MARIETTA - Buried side by side in Mound Cemetery, William Augustus Whittlesey and his son, William Beale Whittlesey, always had a close connection.
"They were so close, and it was his only son," explained Scott Britton, local Civil War historian and executive director of The Castle museum in Marietta.
Both men were prominent Marietta figures.
Scott Britton, local Civil War historian and executive director of The Castle museum in Marietta, stands at the family gravestone of William A. Whittlesey, a three-time mayor of Marietta. Whittlesey is buried beside his son, William B. Whittlesey, who died while fighting in the Civil War. (Photo by Jasmine Rogers)
William A. Whittlesey
The senior Whittlesey was a well respected lawyer and politician, said Britton.
Like many early Marietta settlers, he originated from Connecticut. He was born there in 1796 and graduated from Yale College in 1816.
He moved to Marietta after he was admitted to the Bar Association in 1821.
According to his biography on the U.S. Congress' website, Whittlesey served as the auditor of Washington County for more than a decade and as a member of the state House of Representatives for two years before being elected to Congress in 1848.
Whittlesey chose not to campaign for a second term.
Locally, Whittlesey is perhaps best known for serving as the mayor of Marietta during the start of the Civil War. He served three consecutive terms as mayor, in 1856, 1860, and 1862, said Britton.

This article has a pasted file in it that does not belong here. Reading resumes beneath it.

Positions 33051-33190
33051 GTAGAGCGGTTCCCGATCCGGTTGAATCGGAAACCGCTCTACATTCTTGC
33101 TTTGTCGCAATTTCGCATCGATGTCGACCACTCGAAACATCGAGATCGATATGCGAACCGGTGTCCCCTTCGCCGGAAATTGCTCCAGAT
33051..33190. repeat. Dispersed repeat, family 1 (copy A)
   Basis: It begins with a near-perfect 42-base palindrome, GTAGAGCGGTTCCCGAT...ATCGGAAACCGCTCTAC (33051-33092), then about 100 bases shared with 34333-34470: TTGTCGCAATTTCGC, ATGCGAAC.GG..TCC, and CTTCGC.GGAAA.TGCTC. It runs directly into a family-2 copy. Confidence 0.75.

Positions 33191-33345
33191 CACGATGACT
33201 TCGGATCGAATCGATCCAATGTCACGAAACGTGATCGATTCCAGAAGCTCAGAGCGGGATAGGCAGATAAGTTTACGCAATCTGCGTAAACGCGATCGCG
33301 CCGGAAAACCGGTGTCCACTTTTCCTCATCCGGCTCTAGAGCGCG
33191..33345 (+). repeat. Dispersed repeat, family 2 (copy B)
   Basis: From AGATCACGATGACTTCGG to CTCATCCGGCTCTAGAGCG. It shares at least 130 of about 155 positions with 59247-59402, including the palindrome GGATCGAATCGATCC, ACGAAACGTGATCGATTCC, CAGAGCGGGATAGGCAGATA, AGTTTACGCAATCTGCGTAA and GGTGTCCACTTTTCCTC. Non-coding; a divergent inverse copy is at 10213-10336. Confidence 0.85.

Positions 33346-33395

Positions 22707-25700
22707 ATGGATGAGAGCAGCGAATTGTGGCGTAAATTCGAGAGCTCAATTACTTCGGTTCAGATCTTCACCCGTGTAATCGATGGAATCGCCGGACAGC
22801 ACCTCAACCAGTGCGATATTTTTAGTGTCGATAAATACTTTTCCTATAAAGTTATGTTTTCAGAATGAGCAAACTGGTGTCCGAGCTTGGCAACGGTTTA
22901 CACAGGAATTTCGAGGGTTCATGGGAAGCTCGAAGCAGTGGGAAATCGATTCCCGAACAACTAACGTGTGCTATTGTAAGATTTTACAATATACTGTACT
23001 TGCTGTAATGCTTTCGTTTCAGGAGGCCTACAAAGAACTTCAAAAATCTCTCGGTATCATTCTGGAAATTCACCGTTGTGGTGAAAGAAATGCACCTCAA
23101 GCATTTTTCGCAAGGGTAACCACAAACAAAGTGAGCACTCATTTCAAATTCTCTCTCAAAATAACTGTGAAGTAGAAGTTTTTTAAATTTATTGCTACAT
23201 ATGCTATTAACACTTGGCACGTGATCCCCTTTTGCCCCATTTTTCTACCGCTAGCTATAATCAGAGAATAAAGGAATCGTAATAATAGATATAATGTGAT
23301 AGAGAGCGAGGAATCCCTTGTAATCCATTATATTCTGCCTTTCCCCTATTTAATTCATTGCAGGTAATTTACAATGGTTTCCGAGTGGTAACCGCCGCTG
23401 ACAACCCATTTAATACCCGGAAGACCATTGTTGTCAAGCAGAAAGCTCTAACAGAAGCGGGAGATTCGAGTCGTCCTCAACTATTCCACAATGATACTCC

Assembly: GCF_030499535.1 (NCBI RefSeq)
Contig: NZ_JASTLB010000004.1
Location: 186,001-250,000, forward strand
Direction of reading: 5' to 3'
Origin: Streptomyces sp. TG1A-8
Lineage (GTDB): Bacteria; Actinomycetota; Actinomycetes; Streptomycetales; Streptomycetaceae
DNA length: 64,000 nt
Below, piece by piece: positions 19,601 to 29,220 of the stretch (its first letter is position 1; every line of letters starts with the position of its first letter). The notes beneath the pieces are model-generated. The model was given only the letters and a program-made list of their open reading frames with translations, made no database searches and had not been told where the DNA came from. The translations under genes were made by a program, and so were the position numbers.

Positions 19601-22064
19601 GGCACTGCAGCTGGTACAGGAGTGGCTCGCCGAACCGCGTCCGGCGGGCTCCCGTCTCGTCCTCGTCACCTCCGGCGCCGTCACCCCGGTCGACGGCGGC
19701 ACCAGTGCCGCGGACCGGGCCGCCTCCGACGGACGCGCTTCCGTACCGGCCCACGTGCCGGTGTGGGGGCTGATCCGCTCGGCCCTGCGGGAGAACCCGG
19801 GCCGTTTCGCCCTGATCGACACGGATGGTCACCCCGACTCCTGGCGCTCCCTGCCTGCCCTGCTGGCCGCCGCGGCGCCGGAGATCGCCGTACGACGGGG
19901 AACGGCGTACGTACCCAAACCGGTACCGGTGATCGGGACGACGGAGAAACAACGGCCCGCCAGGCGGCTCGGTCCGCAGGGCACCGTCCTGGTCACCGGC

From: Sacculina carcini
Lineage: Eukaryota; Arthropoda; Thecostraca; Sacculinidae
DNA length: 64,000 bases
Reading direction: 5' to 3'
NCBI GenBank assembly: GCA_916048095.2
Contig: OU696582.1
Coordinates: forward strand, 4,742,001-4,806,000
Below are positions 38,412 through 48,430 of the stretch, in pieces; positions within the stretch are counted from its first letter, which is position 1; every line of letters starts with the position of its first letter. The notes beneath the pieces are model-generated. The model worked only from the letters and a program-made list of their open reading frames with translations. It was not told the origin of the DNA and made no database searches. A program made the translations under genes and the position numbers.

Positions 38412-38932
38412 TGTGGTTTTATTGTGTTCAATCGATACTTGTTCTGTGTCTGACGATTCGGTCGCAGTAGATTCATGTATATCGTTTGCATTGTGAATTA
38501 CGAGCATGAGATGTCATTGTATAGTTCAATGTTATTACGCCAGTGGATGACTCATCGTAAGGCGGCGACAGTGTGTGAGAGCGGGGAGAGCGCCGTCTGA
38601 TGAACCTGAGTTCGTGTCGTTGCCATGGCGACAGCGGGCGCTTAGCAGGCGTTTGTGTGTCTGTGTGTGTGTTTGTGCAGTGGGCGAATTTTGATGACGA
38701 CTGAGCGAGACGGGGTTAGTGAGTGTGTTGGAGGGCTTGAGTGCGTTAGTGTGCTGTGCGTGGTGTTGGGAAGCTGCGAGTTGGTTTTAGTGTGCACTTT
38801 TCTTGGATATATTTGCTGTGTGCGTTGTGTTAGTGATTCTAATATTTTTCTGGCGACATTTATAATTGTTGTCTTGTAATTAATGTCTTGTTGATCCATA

"He was a Democrat, but he sided with Republican President Abraham Lincoln," said Britton referring to the senior Whittlesey's views on the issues of slavery and succession.
During his tenure as mayor, his son, Beale, joined the Union Army.
William B. Whittlesey
Known as Beale, William B. Whittlesey was born in Marietta in 1841. He entered Marietta College in 1857 and was very devoted to the Psi Gamma Society, going so far as to include the society in his will, said Britton.
"It was not something like a modern fraternity. It was more like a society dedicated to intellectual pursuits," explained Britton.
The book "Marietta College in The War of Succession" published in 1878, offers an account of Beale's life written by an unnamed companion in Beale's military Company.
The author speculates that Beale's interest in a military career was sparked by an encounter with President Zachary Taylor who was at the height of his popularity thanks to his military achievements in the Mexican-American War.
Taylor reportedly patted 8-year-old Beale on the head and predicted he would make a good soldier.
Beale helped form and was named second Lieutenant of the Ninety-Second Ohio Volunteer Infantry Company in 1862. While there he received commendation in several battles, and the unnamed author wrote that Beale seemed to sense his death was imminent.
Before the Battle of Missionary Ridge, Beale wrote out his will. He was shot through the heart on Nov.25, 1863. The next day, during the first nationally recognized celebration of Thanksgiving, the senior Whittlesey predicted Beale's death with a similarly eerie premonition.
"Before news got back to him, he told a friend that he thought his son was dead," said Britton.